If you can withstand waiting a little bit, you’ll find Jump Force’s online community to be very, very game. But…if you can’t, well, you might want to stick with one of the earlier anime-themed brawlers, if only to avoid the “yawns” coming in.
Here’s where Jump Force can be kind of a mixed bag. On the one hand, Spike Chunsoft did a great job with the in-game environments, making the real world come to life beautifully for the anime characters that arrive within it. And the cast looks really good in the heat of combat, with their distinct styles perfectly captured, right down to the special attacks they execute against one another.
Then we have the other hand, where parts of the game look like it was rushed. We’re talking about the cinemas mainly, in which, again, the characters barely do anything. Spike Chunsoft could’ve easily taken the route that Arc System Works did with Dragon Ball FighterZ, incorporating marvelous anime-style sequences into each fight so that it brings them to glorious life. As it stands, Jump Force just doesn’t do that. In fact, you’ll probably click through as many cinematic sequences as you can, just to get to the fights.
And that brings up the loading time again, which, I hope, Bandai Namco will remedy with a forthcoming patch. It’s long, especially on the Xbox One X (and keep in mind that’s a pretty powerful console), and may dwindle the excitement for some players. That bears repeating.
That brings us to the lip-synching issue for the game. The Japanese dialogue is spot on, but the lip-synching just can’t keep up with what’s being said. And what’s more, some of the characters sound a bit samey with this option. That’s not to say fans won’t eat it up- they will- but this again comes down to production value, and how a little more effort really could’ve gone a long way.
The music’s pretty good, though FighterZ’s rock soundtrack runs circles around it. But it’s not bad, considering the themes that Jump Force utilizes. It could’ve been far, far worse.
Value for Money- 7.0/10
So will you find any long-lasting value from something like Jump Force? It really depends on how you approach it.
Let’s say you’re looking for a single player adventure akin to what J-Stars Victory Vs+ provided. Jump Force just doesn’t have that spark when it comes to storytelling, mainly, again, to that lazy second act. And while the ability to create and implement your own character into battle is cool, there could’ve been more effort to make everyone more involved in the story. Not to mention those lazy cinematic sequences. Like…really?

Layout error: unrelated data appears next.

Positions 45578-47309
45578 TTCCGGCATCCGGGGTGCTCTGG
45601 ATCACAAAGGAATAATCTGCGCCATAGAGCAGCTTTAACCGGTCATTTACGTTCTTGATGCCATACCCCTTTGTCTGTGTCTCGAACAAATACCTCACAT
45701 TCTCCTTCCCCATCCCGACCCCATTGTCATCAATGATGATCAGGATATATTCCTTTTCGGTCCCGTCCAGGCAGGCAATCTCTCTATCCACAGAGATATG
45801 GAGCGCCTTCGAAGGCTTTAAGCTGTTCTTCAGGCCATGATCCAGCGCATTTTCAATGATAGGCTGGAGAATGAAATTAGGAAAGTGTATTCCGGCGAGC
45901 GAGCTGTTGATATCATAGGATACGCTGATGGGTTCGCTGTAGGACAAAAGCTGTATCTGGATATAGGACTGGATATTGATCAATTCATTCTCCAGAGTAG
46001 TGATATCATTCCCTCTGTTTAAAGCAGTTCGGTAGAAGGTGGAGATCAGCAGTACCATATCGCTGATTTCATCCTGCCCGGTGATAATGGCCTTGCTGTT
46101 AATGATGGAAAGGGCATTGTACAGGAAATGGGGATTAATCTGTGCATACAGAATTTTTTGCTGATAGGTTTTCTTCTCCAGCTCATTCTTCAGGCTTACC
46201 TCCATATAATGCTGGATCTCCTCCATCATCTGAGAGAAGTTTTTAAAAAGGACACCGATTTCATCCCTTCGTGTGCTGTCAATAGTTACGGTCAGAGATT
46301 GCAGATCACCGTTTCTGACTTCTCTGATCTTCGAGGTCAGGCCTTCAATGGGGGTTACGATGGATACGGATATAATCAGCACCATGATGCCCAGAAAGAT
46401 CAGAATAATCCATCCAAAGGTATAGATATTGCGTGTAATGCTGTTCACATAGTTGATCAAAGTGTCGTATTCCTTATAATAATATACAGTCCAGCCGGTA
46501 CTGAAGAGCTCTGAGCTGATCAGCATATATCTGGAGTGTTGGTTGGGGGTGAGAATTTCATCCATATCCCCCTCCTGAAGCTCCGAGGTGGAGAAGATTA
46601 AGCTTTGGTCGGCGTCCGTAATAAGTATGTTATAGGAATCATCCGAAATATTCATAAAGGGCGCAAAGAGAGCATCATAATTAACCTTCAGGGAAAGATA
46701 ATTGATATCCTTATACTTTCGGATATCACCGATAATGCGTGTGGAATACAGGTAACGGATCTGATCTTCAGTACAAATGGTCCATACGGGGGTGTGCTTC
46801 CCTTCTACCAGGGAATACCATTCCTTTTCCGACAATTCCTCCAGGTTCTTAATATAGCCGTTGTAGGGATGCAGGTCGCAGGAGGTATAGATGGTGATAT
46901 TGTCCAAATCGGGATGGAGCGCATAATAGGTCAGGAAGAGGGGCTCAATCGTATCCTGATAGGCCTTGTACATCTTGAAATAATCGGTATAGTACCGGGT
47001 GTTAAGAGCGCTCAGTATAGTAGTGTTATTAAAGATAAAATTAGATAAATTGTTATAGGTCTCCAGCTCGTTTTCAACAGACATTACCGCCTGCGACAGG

But on the flip side, let’s talk about multiplayer. There is something worthy of value here when it comes to opponents fighting against one another, due to the nature of the gameplay and the chaotic style that comes from both attacking and defending. Online works pretty well, and the local battling isn’t too shabby either. Just remember, though, that the game takes…a…good…while when it comes to loading, and that’s bound to be a headache for some. If you can get over that, however, you’ll like what Jump Force has to offer on the competitive side.
Finally, if you’re a rookie, I would suggest tackling both sides of the game. The single player fights will get you ready for what’s online, even if that means enduring some of the campaign along the way. And that’ll be useful considering the anime-loving fighting maniacs you’ll be going up against. If you can, call upon some friends to fight alongside you. You’ll be happy you did.
This is a pretty rough game to review. I expected Jump Force to come out guns blazing over what J-Stars Victory Vs+ and even that import DS affair offered in the past. We are talking about a game for the current generation of consoles that brings together some of the best anime names in the world here after all. And yet, it feels like an almost-ran in some places.
The campaign story is probably the most disappointing part of this package, if only because, well, a lot more could’ve been done. At least the fighting itself, while not revolutionary, packs a punch, especially when it comes to how the online community gets thrown into the mix. Bring experience, though- you’re going to need it.
Presentation also feels like it’s taken a step backward, which is a real surprise. Considering how powerful current consoles are, you’d think Spike Chunsoft would’ve delivered a real showcase that would’ve put Dragon Ball FighterZ to shame. Instead, it’s a mixed bag, with some great looking fighting blended together with plain cinema styles, poor production values in spots and, worst of all, loading times that take quite a bit of patience to endure. C’mon, we want to fight already!
It’s not a terrible game, but one that could use a patch or two to bring things up to speed. Jump Force will definitely entertain those that live for an all-out anime brawl, but maybe next time around, Bandai Namco can go the extra mile and give the developers the resources needed to make this a real anime brawl-for-it-all. As it stands, it comes up short instead of delivering an epic experience. It’s still worth, ahem, jumping into, but maybe don’t go in with both feet like a madman.
Brings together a robust cast of characters from a variety of anime franchises
The fighting itself, while not anything new, delivers, especially when it comes to online brawling
The customization system is pretty neat and lets you build a cool anime character alongside the greats
The campaign is disappointing, especially considering the available characters and scenarios at play
Long loading times may put a damper on those that want to get into a “quick” match against other players
Cinematics and poor lip-synching show off some flaws within the development